Stanley Kubrick’s 1968 classic, 2001: A Space Odyssey predicted a technology we’re all familiar with 51 years later: video chat. Whether it’s Skype, FaceTime, Google Duo, or even Snapchat and Instagram, the concept of communicating via video is no longer relegated to the distant future.
While video recording devices have encouraged community and connection for billions of people, many of us know that what we see isn’t always real. However, the technology that was originally created to depict reality has become a threat to it.
Last year, actor and director Jordan Peele, teamed up with Buzzfeed to create a video of former president Barack Obama — only it wasn’t Obama. Using old press videos and a program that synced up Obama and Peele’s facial expressions, the results were convincing to say the least. Peele sternly warns from behind the Obama simulation, “This is a dangerous time. Moving forward we need to be more vigilant with what we trust from the internet.”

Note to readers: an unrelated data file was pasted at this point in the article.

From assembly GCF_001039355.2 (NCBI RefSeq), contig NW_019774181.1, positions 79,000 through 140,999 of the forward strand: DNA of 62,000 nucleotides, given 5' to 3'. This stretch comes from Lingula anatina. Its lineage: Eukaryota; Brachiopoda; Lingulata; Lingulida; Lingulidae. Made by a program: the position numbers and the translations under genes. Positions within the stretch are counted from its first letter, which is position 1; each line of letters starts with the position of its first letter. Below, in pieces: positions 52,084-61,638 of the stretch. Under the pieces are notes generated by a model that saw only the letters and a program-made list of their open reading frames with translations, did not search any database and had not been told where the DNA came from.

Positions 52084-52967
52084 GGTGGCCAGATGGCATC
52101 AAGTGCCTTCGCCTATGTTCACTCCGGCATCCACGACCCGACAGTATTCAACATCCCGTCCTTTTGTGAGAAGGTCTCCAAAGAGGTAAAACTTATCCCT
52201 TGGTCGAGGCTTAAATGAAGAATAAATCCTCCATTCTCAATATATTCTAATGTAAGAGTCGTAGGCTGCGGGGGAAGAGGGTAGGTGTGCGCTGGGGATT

With technology constantly advancing, video simulations will become increasingly common and realistic. The accessibility of creating deepfakes means anyone will be able to make them, ultimately affecting smaller communities. As Peele noted, it is our trust in reality that’s at stake.
According to a study done by EventBrite, nearly 71 percent of people agreed that attending an event makes them feel more connected to their community, other people, and the world. This increased from the 66 percent reported in 2014. As the reality and threat of deepfakes increases, the value of real life meetings goes up. In-person meetings have always been the gold standard of trust and relationship development. Community comes from real connections you can trust and events like conferences, exhibitions, and tradeshows are ideal for facilitating these meaningful relationships.
Deepfakes serve as a reminder that while our culture may be expanding in it’s technological pursuits, nothing can replace the importance of real life, human-to-human interactions.